Our gospel reading places before our eyes the depth to which Jesus would suffer for us. We see Him in the Garden of Gethsemane … greatly distressed and troubled, sorrowful, even to the point of death. The weight of the world’s sins pressing down upon his shoulders would cause him to fall down to his knees, plant his face on the ground, and weakly, trembling, begging, “Abba, Father, all things are possible for you. Remove this cup from me” (Mark 14:36a). The cup Jesus speaks of, it is the cup of His Father’s wrath against the sin of the world. God’s wrath is His unmitigated, unfiltered anger, a furious outpouring of condemnation, the fires and torments of hell.
Jesus didn’t want to drink that cup, and I can’t blame him. Perfect, sinless, holy … Jesus, whose will was truly perfect, prayed that He wouldn’t have to drink the cup of God’s wrath, and he knew, he knew full well that it was possible for his father to change things (Mark 14:36). It’s easy to see that death and hell are not good nor are they desirable for humans. Death, decay, and eternal suffering was not part of God’s original plan for humanity, they are consequences of Adam’s fall, which involved each of us. Except for Jesus that is. He was sinless. Jesus didn’t merit death, he didn’t deserve to drink the cup of God’s wrath. His prayer is definitely not cowardly or faithless but is the language of faith in the God for whom all things are possible.
Now, I did leave out some essential words from Jesus’ prayers. He didn’t stop with, “My Father, if it be possible, let this cup pass from me.” He continued on saying, “yet not what I will, but what you will” (Mark 14:36b). Again, he prayed, “My Father, if this cannot pass unless I drink it, Your will be done.” And a third time, Jesus prayed the same prayer.
And then the Father answered his son’s prayer. While it is possible for the Father to remove the cup … the Father’s will was for Jesus to suffer in order to spare you. The Father answered Jesus’ prayer by giving him the strength to accept his good and gracious will. Jesus willingly went into captivity when Judas showed up to betray him. Moments later, Jesus said that all this was done to “let the Scriptures be fulfilled” (Mark 14:49).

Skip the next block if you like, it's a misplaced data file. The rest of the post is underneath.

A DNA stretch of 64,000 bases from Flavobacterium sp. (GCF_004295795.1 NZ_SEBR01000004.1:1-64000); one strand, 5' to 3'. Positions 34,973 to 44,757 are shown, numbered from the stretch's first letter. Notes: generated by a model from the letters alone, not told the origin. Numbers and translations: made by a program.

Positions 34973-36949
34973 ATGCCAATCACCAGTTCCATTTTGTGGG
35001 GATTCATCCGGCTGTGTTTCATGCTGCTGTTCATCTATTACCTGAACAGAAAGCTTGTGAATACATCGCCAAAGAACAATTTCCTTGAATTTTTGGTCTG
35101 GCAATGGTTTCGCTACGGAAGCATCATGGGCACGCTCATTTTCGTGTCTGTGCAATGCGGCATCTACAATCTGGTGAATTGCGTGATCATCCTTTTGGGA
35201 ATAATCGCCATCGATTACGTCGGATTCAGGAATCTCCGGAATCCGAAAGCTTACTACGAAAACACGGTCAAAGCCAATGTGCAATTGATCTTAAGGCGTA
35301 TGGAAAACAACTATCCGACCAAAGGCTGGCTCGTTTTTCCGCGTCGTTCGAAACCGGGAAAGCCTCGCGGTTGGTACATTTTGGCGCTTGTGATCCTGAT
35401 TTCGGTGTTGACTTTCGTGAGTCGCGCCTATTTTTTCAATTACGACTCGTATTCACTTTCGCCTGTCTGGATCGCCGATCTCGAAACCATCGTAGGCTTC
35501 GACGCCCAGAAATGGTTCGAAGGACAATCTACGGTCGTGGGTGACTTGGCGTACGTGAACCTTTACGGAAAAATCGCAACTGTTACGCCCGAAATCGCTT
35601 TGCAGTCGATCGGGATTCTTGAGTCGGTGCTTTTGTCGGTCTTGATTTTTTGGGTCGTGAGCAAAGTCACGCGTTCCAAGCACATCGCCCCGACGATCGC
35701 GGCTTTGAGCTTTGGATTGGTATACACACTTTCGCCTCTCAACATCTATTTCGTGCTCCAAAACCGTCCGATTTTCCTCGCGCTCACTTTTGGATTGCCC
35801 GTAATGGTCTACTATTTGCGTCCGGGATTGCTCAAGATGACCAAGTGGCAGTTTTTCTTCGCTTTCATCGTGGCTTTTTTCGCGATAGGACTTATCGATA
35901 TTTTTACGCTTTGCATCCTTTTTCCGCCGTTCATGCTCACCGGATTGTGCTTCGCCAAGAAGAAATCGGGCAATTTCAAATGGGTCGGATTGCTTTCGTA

Surely the Scripture recorded in Isaiah 53 is in the background here. There in Isaiah 53 the Suffering Servant is said to be stricken, smitten by God, and afflicted for our transgressions; crushed for our iniquities; cut off out of the land of the living, stricken for the transgression of God’s people, even though he had done no violence and no lies were upon his lips. Why all this punishment on the innocent victim? Isaiah writes, “it was the will of the Lord to crush him” (53:10). The Father willed to crush his own son and make him an offering for the guilt of your and my sin.
Those of us who are parents … it is impossible to even begin to wrap our minds around how the Father could love us sinners enough to pour out His wrath against His own son. It torments us to see our children suffer, even a little bit. How could God kill His own son? As hard as it may be, we have to receive this news with awe and thanksgiving because the Lord has done this to save you and me from our sins. He did it for us. We simply trust God’s Word which says that His good and gracious will was to love us by sacrificing His only-begotten son.
But don’t go on thinking that the Father didn’t love His son because He does. God loves His son with an eternal kind of love. Isaiah’s prophecy of the suffering servant didn’t stop with the death of Jesus. No, it pointed forward to Easter, to when Jesus appeared to the disciples, gazed upon them with living eyes and said, ““Peace be with you.” When he had said this, their eyes looked upon his hands and his side. Then the disciples were glad when they saw the Lord” (John 20:19-20). Jesus’ nailed marked hands speaks of God’s goodwill toward you and all sinners. The scars on his hands reveal the good and gracious will of God. They reveal the peace between God and man that had been made by Jesus who was delivered up for our sins and raised for our being made right with God.
Through all of this, Jesus … Jesus had eyes only for the Father’s will. Through all which Jesus did, he fulfilled what he had told his disciples. “I have come down from heaven, not to do my own will but the will of him who sent me. And this is the will of him who sent me, that I should lose nothing of all that he has given me, but raise it up on the last day. For this is the will of my Father, that everyone who looks on the Son and believes in him should have eternal life, and I will raise him up on the last day” (John 6:38-40).
The good and gracious will of God is that you, that you set your eyes on the Son, on Jesus, believe in Him, and have the free gift of eternal life. With that good news in your mind … you can easily fall asleep in peace each night, awake in service to him each morning. And when your eyes close and eventually go to sleep in death, be confident, they will be awaken to an absolutely amazing view of everlasting life. Amen.
The peace of God, which surpasses all human understanding, guard your hearts and your minds in Christ Jesus our Lord, now and forever. Amen.